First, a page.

Money changing NFL's mind about Rams

ON THE NFL

April 09, 1995|By VITO STELLINO

Commissioner Paul Tagliabue is bringing back instant replay to the NFL this week with a new twist.

The owners are going to try it off the field.

On Wednesday, less than a month after rejecting the Los Angeles Rams' proposed move to St. Louis, the owners are going to take a second look at a meeting in Dallas.

Upon further review, it will be no surprise if the owners approve it this time.

That's because Rams president John Shaw has boosted his offer to the league from $25 million to $40 million -- half of it up front -- and the alternative is fighting a court battle that would be difficult for the NFL to win.

It's obvious that Tagliabue badly misjudged Rams owner Georgia Frontiere. He assumed she could be persuaded to back down or sell the team.

Instead, she's ready to go to court, and St. Louis and Missouri will back her to the hilt.

The Missouri attorney general, Jay Nixon, keeps using war metaphors, talking about how his troops are in the landing boats and ready to hit the beaches. He knows he would become a hero in Missouri by suing the NFL, which is about as popular in St.

Louis these days as it is in Baltimore.

That leaves the next move up to Tagliabue. He started out wanting $70 million to $80 million from Shaw. He now has to decide whether to recommend the owners take the $40 million or spend a lot of time on the witness stand.

He would have a difficult time in court defending the league's so-called moving guidelines, which are now in tatters.

The way the Rams' move has been handled, the new guideline seems to be how much a team will pay to move.

Rams attorney Max Blecher told the National Law Journal: "This really is like any other commercial law dispute. It just comes down to money."

So much for the NFL's caring about the location of its franchises.

In St. Louis, they're throwing around harsh terms such as bribery and extortion.

The NFL prefers a more genteel term: relocation fee.

In any case, the league has enough court cases on its hands. It doesn't need to take on another one.

Joe Alioto, the San Francisco attorney who represented the Los Angeles Raiders when they won the right to move from Oakland, Calif., in 1982, is suing the league on behalf of two former New England Patriots owners, Billy Sullivan and Victor Kiam.

Sullivan already won a $57 million judgment that was overturned on a technicality. The case goes back to trial in October, and Alioto said Sullivan will win more this time because the value of franchises has gone up.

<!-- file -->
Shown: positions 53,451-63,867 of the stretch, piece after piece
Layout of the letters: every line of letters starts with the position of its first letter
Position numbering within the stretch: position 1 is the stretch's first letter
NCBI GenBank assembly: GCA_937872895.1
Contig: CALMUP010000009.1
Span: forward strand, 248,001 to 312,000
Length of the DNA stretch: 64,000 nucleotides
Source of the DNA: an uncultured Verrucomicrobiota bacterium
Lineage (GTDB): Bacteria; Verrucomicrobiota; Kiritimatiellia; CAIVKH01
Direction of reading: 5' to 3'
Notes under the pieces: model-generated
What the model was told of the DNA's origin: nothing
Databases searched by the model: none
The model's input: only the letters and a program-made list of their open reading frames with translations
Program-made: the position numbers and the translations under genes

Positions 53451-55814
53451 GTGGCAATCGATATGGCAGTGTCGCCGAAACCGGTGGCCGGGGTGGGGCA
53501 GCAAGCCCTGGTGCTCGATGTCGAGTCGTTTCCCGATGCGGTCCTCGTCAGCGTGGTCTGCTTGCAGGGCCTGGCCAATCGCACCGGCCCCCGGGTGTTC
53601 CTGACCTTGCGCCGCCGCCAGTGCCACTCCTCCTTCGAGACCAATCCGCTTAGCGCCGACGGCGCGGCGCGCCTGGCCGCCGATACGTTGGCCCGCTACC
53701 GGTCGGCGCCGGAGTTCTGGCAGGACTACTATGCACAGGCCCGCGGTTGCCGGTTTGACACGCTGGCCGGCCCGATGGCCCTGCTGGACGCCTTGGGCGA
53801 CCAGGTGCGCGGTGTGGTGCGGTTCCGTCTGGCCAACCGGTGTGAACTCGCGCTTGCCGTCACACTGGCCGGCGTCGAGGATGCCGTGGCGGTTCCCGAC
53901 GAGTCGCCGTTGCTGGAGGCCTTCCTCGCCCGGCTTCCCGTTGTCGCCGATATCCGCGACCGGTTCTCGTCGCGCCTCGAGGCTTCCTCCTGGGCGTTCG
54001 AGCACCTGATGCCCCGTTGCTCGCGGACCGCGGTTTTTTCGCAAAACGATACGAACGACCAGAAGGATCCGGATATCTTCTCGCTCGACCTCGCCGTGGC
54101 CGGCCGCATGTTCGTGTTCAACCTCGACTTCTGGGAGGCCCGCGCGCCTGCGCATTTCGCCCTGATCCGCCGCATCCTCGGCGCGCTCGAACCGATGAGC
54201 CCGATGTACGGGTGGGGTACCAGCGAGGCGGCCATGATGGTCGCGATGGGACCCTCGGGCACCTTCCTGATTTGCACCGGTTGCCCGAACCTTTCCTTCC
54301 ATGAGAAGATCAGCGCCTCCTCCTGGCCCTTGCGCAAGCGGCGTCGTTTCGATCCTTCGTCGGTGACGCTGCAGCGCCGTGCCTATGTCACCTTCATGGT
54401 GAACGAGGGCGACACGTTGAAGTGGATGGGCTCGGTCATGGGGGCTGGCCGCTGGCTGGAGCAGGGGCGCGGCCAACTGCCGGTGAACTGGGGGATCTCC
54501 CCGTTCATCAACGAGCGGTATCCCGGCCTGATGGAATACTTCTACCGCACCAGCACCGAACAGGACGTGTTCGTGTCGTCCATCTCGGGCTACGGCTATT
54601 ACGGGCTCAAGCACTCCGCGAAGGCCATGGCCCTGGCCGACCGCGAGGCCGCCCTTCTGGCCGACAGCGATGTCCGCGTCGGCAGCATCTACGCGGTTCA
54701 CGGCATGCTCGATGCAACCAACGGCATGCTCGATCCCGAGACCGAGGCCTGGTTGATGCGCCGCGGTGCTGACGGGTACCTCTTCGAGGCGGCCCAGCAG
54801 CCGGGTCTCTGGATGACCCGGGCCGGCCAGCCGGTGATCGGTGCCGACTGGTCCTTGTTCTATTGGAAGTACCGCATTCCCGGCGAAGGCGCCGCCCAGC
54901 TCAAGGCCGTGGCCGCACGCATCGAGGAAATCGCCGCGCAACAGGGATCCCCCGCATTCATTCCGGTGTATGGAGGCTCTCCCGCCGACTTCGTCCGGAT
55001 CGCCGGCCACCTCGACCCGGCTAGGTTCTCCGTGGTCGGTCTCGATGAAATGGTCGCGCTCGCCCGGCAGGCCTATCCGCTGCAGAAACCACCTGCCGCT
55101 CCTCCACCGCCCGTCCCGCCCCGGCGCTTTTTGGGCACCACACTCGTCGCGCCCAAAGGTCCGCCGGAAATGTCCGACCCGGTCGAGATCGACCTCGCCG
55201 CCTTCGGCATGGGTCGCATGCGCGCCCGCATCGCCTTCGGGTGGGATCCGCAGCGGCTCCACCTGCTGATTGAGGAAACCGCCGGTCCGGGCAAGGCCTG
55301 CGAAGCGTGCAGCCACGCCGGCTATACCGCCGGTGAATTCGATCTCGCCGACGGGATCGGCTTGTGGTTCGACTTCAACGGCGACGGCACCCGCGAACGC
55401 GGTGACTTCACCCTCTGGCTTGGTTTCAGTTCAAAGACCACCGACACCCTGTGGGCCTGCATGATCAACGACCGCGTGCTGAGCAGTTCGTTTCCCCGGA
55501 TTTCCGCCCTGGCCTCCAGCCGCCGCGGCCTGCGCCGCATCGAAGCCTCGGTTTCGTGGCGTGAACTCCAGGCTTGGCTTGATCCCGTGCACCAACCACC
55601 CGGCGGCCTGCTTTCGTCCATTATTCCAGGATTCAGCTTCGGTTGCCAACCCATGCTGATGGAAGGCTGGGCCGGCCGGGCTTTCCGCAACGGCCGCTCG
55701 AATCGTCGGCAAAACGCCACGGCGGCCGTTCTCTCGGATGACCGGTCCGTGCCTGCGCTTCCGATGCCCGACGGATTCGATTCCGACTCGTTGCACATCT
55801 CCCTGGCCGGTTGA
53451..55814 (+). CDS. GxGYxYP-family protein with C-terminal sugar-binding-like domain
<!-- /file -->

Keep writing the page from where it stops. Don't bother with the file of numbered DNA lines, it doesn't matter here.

Meanwhile, waiting in the wings is Baltimore.

Maryland Stadium Authority chairman John Moag is moving ahead with plans to sue the NFL on grounds it illegally tried to keep a team from moving to Baltimore.

Jim Quinn, a New York lawyer who won the case on behalf of the players association when Plan B free agency was declared illegal in 1992, said Baltimore probably has a better case in court than St. Louis does.

"It's certainly not a frivolous case," Quinn said.

Quinn said the contention that the Washington Redskins tried to keep a team out of Baltimore would bolster the city's anti-competitive argument. He said the Raiders' case was helped because the Rams, at the time, wanted to keep them out of Los Angeles.

Quinn also said that Tagliabue, who isn't exactly noted for having a warm personality, wouldn't likely be an impressive witness for the owners.

Quinn said that when the jurors were interviewed after the Plan B case, "they didn't think [Tagliabue] was a good witness. They basically said he's just a lawyer, and nobody believes lawyers, at least not as witnesses."

Leverage

If the Rams' move is approved, Raiders owner Al Davis will have more leverage because he'll have the only team in Los Angeles.

His first decision will be whether to play his 1995 home games at Anaheim Stadium instead of the Los Angeles Coliseum.

The next question is whether the departure of the Rams will make it easier for him to get a new stadium in Los Angeles.

Davis, of course, is always threatening to move -- he even has been floating rumors that he could play in Oakland or Baltimore. But Davis has been talking about leaving Los Angeles for so long that he now sounds like the little boy who cried wolf.

Moving on?

If it's 1995, it has to be Prince George's County.

Redskins owner Jack Kent Cooke continued to wander around suburbia last week when he said his preference for a new stadium is now Prince George's County, although he hasn't dropped his pursuit of Laurel.

Cooke, though, still hasn't figured out that suburban stadiums are an idea whose time has come and passed. They cause horrible traffic jams and don't bring in any development, which is why the Bullets and Capitals are fleeing Landover for a new arena in downtown Washington near a Metro stop.

Considering Cooke's track record, though, nobody is betting he ever will get a stadium built. It doesn't help that the land he now is talking about is an important geological site that scientists are trying to protect. That alone could cause more years of delay.

Goodbye to Ricky

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